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BS degree advice

PostPosted: Mon Nov 08, 2004 3:00 am
by Erik Thompson

I\'m going to be receiving a 2-year degree in Biological Sciences next semester and am planning to earn a 4-year degree in a related major. There are so many majors related to the life sciences and I\'m not really sure what are the differences. My basic choices are Chemistry, Biochemistry, Microbiology, Biology (with option Cell and Molecular Biology), Biology (with option Biology). I think I\'d enjoy taking Biochemistry the most but am wondering if one of the other majors would lead to better, interesting, less competitive career opportunities?

I also have no experience in the field or industry. I\'m pretty open to career choices (except I don\'t want sales) and would like to work with or near some scientists. Would it be too soon to be looking for work and where should I look?


BS degree advice

PostPosted: Mon Nov 08, 2004 3:26 pm
by Dave Jensen
Hi Erik,

Good to have you on the forum. Please tell your colleagues that we have this service available.

If you've just earned a 2 year degree and you want the 4 year variety, sounds like you are about two years off from a job search. You'll want to start looking about 90 days from the date of graduation. Employers don't think a lot further ahead than this. You can find jobs on this website, other "net" sources of similar jobs, as well as find them through ads in newspapers and magazines. But, I'd say that the most effective type of job search is via networking. You'd have to have the "stomach" for this, however, as not everyone seems to be able to pick up the phone and call someone they don't know.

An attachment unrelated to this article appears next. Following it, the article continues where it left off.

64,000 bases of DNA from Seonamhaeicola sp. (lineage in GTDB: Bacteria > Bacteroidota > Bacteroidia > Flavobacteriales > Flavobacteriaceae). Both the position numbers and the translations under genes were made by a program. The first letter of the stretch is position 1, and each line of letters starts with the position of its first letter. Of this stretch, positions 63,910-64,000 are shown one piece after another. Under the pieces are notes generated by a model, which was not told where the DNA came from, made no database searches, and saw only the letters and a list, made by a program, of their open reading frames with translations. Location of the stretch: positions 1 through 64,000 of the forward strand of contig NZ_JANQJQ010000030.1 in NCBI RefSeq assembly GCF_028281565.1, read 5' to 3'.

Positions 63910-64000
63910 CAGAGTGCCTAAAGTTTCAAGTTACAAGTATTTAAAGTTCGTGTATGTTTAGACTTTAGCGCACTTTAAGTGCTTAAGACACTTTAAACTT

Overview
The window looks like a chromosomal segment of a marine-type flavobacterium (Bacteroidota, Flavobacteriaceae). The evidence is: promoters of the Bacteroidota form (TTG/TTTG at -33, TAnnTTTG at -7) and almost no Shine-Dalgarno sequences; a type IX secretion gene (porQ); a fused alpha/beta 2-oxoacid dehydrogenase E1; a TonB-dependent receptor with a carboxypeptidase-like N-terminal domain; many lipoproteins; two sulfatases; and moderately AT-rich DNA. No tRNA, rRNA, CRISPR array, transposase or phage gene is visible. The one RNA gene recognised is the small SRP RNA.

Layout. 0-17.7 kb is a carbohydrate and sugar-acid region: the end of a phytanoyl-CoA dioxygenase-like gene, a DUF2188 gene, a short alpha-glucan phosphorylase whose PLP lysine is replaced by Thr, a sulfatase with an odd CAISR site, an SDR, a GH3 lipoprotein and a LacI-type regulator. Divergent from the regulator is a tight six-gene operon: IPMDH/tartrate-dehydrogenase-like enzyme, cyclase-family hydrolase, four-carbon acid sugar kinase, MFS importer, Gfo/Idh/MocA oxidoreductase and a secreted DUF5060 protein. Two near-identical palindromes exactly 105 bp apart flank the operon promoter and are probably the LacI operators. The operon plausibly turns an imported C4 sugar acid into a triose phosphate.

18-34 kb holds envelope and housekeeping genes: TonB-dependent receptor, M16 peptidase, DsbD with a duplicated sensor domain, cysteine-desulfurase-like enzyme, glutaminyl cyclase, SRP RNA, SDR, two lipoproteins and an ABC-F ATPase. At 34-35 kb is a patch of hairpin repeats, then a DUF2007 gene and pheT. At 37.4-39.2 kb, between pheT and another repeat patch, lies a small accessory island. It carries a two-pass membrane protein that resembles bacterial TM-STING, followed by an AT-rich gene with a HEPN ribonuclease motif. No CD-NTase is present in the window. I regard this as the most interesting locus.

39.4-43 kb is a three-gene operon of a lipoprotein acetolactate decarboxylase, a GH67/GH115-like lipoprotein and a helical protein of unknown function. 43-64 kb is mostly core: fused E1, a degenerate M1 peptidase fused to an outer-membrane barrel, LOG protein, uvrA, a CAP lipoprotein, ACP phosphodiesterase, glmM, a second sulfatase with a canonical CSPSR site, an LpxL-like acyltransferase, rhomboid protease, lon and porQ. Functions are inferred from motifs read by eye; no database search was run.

There isn't a lot of difference between the various degrees at a four-year level when it comes to employment, with one big exception. Chemists seem to do better than biologists for the first couple of years, and that is because there are more companies that hire BS chemists for all kinds of different industries. With the biology interests, if you wanted to work in a biotech company, I'd go the route of biochem or cell and molecular biology. Keep in mind that the bio/pharma industries will typically have people with BS degrees working for PhD scientists. This is OK for a few years until you start to wonder about advancement.

There is very little that you can do to eliminate competition from the job market, or to lessen its impact.

Dave Jensen, Moderator
CareerTrax Inc.

BS degree advice

PostPosted: Tue Nov 09, 2004 1:48 am
by Val

Hi Erik,

I think Dave gave you an important tidbit of information that you should start sending your resumes to the prospective employers 3 months before your graduation. The underlying reason is that the companies are looking for employees with a particular skillset to satisfy their particular need.

The companies do not keep the resumes of unsucesful applicants on file. So when the next time they get a need for another specialist, they do the candidate search anew and do not look into the pool of the previous applicants. The advice to the job-seekers is to send their resume to the same company in about 3 months, and this will be al'right.